Photographs by Colin Rowan
Mulla Mulla Grasslands (Bush's
Paddock) is a 45 hectare native grasslands site. It supports significant
remnants of Kangaroo Grassland and Greybox Grassy Woodland.
Why Do We Bother! We see wide
open fields every time we go out into the country, vast fields of crops,
wheat, barley, canola etc, but as with pine plantations and the like these
are introduced, actual native grasslands are
rare sight; less than 1% still remain. Could we cope if less than 1% of
forests were remaining? Native grasslands contain not just grasses, but
many other native plants as well. Plants such as Daises, Lilies, Orchids
abound. A healthy grassland prevents the invasion of the area by introduced
weeds. Bush's Paddock also contains a valuable stand of Grassy Woodland,
which apart from the grasses and plants provide a haven for wildlife and
also act as a wildlife corridor to adjoining forests.
Mulla Mulla Grasslands (Bush’s Paddock) is located in the Shire of Melton on the western slope of Mt. Cotterell. It forms part of the Victorian Volcanic Plains bioregion and contains the ecological vegetation classes of plains grassland, plains grassy woodland. The average rainfall is 450mm focusing on Mt. Cotterell ( height 204 meters). These basalt plains grasslands are of State significance and are important as there remains less than 1% of native grasslands in Victoria today. Pinkerton Landcare and Environment Group co-jointly manages Bush's Paddock along with the Shire of Melton.
Restoration planting has been undertaken using seeds from local provenance in the Mt. Cottrell/Exford region. Some of these have been propagated by members of the group. The planting of the threatened plant turkey-bush (eremophila deserti), propagated by a member of the group has been undertaken.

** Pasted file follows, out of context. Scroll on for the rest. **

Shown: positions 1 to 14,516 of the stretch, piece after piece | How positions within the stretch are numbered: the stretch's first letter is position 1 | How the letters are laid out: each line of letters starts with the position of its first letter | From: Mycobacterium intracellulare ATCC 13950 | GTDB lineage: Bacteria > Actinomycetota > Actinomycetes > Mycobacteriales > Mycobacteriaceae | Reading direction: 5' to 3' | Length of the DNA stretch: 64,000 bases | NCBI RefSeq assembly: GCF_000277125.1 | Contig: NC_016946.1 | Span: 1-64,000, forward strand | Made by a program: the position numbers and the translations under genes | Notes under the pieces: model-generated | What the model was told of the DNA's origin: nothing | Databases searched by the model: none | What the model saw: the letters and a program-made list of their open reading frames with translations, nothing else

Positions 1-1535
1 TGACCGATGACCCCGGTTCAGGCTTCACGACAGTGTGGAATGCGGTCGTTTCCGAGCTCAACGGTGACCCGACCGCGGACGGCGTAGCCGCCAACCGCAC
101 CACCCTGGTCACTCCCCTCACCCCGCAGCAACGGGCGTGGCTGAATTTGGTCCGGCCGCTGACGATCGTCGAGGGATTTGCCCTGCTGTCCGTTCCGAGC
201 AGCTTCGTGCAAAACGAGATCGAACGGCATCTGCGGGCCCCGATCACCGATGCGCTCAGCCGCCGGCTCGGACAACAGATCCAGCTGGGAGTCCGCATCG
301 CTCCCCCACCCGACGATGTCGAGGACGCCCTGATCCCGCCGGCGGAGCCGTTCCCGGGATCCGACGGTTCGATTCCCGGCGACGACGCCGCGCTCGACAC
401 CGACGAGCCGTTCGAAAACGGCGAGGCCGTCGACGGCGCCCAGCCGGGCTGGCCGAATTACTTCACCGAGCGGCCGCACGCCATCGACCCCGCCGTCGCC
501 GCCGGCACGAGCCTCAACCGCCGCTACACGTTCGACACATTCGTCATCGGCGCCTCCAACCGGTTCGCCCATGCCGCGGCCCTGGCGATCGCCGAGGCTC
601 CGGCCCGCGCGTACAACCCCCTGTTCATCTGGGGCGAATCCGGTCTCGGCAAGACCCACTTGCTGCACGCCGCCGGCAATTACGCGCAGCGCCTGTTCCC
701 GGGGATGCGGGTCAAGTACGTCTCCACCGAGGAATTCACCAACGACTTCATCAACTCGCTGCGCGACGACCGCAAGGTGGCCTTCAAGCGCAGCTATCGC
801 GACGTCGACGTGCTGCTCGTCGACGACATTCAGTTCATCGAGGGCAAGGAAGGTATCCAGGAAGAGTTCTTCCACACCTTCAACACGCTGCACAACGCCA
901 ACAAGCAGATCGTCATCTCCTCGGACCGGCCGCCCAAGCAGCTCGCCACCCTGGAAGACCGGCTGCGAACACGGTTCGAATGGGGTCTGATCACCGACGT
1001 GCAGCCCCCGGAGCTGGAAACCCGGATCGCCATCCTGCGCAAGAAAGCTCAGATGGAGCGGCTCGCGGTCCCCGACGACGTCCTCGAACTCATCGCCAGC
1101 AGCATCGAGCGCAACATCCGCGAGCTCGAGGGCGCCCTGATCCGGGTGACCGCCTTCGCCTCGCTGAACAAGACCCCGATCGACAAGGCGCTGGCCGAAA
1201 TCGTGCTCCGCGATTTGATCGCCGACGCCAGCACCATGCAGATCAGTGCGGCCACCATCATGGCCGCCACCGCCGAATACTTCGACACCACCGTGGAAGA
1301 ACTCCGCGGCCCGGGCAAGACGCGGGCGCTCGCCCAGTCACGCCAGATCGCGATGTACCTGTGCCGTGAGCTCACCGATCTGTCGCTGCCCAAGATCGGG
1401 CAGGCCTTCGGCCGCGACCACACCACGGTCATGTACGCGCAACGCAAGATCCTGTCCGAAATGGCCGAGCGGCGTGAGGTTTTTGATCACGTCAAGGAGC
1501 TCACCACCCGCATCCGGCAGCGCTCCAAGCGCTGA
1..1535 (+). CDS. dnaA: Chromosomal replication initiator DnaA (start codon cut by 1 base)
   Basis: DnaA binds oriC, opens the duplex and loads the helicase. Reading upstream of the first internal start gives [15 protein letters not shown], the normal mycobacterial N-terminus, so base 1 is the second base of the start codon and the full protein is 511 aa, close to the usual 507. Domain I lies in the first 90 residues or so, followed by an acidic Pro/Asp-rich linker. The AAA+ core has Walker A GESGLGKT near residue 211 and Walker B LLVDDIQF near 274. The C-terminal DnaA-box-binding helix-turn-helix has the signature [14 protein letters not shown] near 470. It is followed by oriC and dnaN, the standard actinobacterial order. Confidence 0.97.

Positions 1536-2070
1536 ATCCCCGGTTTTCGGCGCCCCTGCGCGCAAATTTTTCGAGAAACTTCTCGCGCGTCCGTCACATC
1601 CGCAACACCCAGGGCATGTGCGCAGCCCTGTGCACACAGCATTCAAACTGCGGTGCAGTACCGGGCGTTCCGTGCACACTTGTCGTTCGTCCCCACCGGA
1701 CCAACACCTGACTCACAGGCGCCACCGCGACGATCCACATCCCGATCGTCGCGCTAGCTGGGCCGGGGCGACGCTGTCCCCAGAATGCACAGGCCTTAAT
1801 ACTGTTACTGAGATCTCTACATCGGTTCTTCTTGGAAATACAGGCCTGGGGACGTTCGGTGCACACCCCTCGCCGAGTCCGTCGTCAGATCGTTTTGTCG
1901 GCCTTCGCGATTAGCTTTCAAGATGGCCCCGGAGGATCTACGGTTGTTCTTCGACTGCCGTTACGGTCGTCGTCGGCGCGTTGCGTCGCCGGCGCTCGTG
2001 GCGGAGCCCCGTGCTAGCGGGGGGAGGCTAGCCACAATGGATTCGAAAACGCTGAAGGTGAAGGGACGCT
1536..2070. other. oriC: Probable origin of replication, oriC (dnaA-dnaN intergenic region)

Burning of dead boxthorn over winter, spot spraying serrated tussock during autumn and late winter/early spring are on-going maintenance jobs. In early spring it may be necessary to graze the annual grasses and broad-leafed weeds, and continue to spot spray phalaris aquatica. Further seed collection and propagation of understory species such as sticky everlasting (bracteantha viscosa) is a summer activity.
Monitoring of emerging vegetation is undertaken using photography and mapping. Bird sightings are recorded and the Bird Observers Club Australia (BOCA) has undertaken to do quarterly surveys. Members of the group have monitored rabbits with spotlights, mapped and marked their holes and the rabbit proof fence is regularly checked.